Finally, the tub was ready. I went to the bathroom first and felt some pressure, but I knew I couldn’t be pushy at 3cm. I got into the tub, and it was so hot. The whole room was hot from the tub. I begged for cold towels which they brought. The water and positioning change was welcome, but the heat was awful. On my second or third contraction in the tub, my body pushed. I couldn't help it. It pushed. My midwife heard that pushing vocalization and said with what I am told was a great look on her face, "what was that?" I said I pushed, my body is pushing. She went ahead and checked me. I was on my hands and knees leaning over the tub. She said I did make a lot of progress, that I was maybe 6cm, but it was hard to tell because that position can be deceiving making it seem like you’re farther along.
They realized that regardless of exactly where I was, I was moving along quicker than they thought. They turned the lights on and began to get some of the actual birth supplies ready. On my next contraction I pushed again... I couldn't help it. I was scared because with my last birth I had pushed before I was completely dilated and it had caused some swelling that made it difficult for me to fully dilate. But I couldn't stop. The next contraction my body pushed hard. I felt the head come out and in my next breath of the same contraction the rest of the baby slid out. I reached down to see my baby on the floor of the pool. Chris noticed about the same time I went to reach down, and we reached down and picked the baby out of the water. Everyone else who was getting birth supplies ready looked over and wondered where the baby came from. It was 12:50pm, just 1 hour and 20 minutes after I had been barely 3cm.
(I love this picture of Jessica snapping on her gloves and running over… cracks me up!)
I was so out of it. I was so glad it was done and was looking at this baby in my arms. I looked between the legs and saw that it was a boy. In my exhaustion, I so clearly thought to myself, "really a boy? after all that, you couldn't have been a girl?" It makes me laugh now! I said all along I only make boys. He was perfectly pink and let out a cry but then just kind of hung out. His cord was super short so I could barely pick him up above the water, and I couldn't bring him to my chest. We just stood there kind of frozen in time with this baby. I looked up and saw my sister at the door of my room (who unbeknownst to me had just gotten to my house from her home a few hours, came upstairs, heard me push and then a baby cry a second later, talk about timing) and I said "the kids!" She ran down the hall to get my mom who had missed it all and woke up the boys to bring them in. They were so so sleepy so they kind of looked and then wanted to go back to bed. Elijah didn't even remember being woken up in the morning.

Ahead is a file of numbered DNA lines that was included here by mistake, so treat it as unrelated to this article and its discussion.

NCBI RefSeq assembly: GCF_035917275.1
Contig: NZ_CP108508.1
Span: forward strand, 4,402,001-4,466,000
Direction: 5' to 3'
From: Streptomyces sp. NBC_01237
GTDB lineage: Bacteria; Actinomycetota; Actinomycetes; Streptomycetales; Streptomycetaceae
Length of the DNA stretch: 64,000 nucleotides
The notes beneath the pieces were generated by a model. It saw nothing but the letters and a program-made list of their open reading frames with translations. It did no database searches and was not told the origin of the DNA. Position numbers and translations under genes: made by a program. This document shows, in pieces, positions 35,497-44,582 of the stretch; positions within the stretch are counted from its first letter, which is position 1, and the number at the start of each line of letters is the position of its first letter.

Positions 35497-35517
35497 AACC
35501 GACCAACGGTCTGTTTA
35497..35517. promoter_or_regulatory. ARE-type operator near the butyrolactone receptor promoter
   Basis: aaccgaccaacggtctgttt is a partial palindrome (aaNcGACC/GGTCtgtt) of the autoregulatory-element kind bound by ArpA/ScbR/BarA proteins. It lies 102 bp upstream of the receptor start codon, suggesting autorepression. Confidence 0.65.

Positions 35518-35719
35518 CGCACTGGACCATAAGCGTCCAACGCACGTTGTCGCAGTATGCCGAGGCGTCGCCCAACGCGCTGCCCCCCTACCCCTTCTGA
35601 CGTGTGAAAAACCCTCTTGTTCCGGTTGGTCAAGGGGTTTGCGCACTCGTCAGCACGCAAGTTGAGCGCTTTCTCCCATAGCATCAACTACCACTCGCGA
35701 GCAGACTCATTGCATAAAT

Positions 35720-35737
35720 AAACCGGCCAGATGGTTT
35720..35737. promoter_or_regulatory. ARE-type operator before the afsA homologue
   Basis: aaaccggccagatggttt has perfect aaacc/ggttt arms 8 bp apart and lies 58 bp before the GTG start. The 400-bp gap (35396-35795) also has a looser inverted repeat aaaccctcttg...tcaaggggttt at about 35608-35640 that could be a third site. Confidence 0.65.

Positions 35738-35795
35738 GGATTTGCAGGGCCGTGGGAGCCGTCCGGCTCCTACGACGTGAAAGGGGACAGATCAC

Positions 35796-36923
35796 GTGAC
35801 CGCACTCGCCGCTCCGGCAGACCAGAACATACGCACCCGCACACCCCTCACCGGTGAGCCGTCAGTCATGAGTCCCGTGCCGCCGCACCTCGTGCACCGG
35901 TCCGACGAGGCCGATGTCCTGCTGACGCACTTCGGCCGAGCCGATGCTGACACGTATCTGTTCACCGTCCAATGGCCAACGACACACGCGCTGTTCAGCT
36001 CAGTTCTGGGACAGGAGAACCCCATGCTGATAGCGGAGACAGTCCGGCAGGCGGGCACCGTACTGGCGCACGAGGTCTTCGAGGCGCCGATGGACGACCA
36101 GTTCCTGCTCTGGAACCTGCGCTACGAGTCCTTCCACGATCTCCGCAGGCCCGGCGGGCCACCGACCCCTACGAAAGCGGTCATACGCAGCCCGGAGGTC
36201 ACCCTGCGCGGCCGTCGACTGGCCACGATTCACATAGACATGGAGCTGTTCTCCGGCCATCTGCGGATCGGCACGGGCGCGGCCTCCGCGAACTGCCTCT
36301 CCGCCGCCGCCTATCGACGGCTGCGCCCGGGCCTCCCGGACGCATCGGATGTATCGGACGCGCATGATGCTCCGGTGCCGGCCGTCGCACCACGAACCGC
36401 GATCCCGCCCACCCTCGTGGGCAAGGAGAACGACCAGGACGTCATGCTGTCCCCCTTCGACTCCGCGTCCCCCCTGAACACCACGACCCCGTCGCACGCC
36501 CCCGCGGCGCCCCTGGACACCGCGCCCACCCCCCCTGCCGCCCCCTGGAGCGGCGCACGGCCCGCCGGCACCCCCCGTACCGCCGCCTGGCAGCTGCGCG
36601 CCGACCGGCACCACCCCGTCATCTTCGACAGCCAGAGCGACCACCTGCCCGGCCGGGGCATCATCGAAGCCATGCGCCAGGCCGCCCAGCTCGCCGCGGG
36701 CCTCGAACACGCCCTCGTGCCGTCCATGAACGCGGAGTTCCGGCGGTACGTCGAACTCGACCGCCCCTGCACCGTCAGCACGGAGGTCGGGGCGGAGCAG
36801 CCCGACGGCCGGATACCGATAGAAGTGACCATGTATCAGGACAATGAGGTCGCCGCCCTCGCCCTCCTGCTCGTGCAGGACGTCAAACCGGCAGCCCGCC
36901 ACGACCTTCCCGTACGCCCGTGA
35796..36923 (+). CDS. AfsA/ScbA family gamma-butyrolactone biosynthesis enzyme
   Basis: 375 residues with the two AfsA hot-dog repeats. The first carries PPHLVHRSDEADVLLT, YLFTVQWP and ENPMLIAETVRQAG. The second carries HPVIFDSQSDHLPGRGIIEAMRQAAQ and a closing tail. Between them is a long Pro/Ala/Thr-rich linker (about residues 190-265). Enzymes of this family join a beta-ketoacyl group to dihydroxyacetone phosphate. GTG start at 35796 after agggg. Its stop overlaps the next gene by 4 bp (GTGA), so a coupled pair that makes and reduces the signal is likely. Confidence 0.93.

Jessica and Leslie helped me out of the pool since his cord was so short and they laid him at my waist as I lay on the bed. his cord wouldn't go any further. I felt really nauseous and out of it. They offered to cut his cord to bring him up to my chest but it was still pulsing and I was too spaced out to be able to hold him anyway so I said to wait. After a little while, his cord stopped pulsing, and Chris cut it. They wrapped him up and I had Chris take him as I felt like I was going to puke. Eventually I snapped out of it after some food, electrolytes and time. I nursed him before his newborn exam. He was 7lbs 11oz and 20.5 inches long. I got a few stitches and took a shower. Everything else got cleaned up and somewhere around 4:30am, we were all snuggled up with our at that time still unnamed baby boy to get a little sleep before morning.
Around 6am, the big brothers woke up one at a time to come in and see mom, dad, and baby. They were in love from the moment they saw him, and they haven't stopped loving him since! We named him that morning because Chris had to publish the church newsletter and needed his name to put in it – the pressure! The boys baked him a cake, and we brought out the birthday banner that we use for every family member. Happy Birthday Oliver James!!!
The birth wasn't anything I could have expected. My affirmation that I repeated to myself over and over the night before when my water broke of "I'm ready for whatever birth you need" was exactly what I would need. Between all the bumps before labor actually started and then the confusion of being in transition at 3cm but not realizing it, it took me weeks to process it. It was a wonderful birth and things went smoothly, but I really had to acknowledge how hard it was, how alone and devastated I felt when I thought my body was failing me, when I felt like I was a failure for not being able to do it right. In the end, I was in transition. I truly did know I couldn't do it for hours more because I couldn't have... my body only needed to do it for an hour more. My body knew way more than we did, but the emotions stuck around long after I suddenly and surprisingly had a baby in my arms.
Many thanks to Maegan Dougherty for her beautiful photography. So many people have asked if it was odd to have someone that I had talked to but never met at the birth, but she was amazing. First of all, she is a woman I’d be glad to call a friend and I was honestly frustrated during labor that I couldn’t just hang out and talk to her! Second of all, she is a beautiful presence to add to any birth environment. She disappeared into the background at times and was a supportive presence at others.
Also thank you to my beautiful midwife, Jessica. Again, another woman I’d be glad to call a friend. She is full of empathy and wisdom far beyond her years, in addition to being a skilled and professional practitioner. She was a true partner in my maternity care, empowering and supporting me from our very first meeting.
I love the rise of sharing peaceful birth stories, stunning pictures, and strong birth videos. It is often recommended that as you prepare a natural birth, you surround yourself with these as inspiration. It is powerful to see over and over again that birth is normal and women are strong. At the same time, it can be easy to set yourself up with expectations of how birth should look. There is no right or wrong way to birth. After my first natural birth, I apologized to everyone in the room repeatedly immediately following the birth. I felt like I had done it wrong. I had felt like I was failing. Transition hit, and I wanted to die. It was hard to shake that feeling. I didn’t have some beautiful ecstatic grin on my face as I met my baby. I was in shock. The same thing happened this time even with an entirely different set of circumstances. I love birth stories and birth photography as a way to chronicle our unique journeys, show the beauty of all birth in its raw power, and to own our stories and experiences, but I am also reminded of the danger of comparison and the contrast of other people’s highlight reels with our real life. I know my experience speaks to my personal gremlins of not good enough, but I also know I’m not the only one so I wanted to share all of my story, the birth in all its chaos and beauty and my honest processing of it.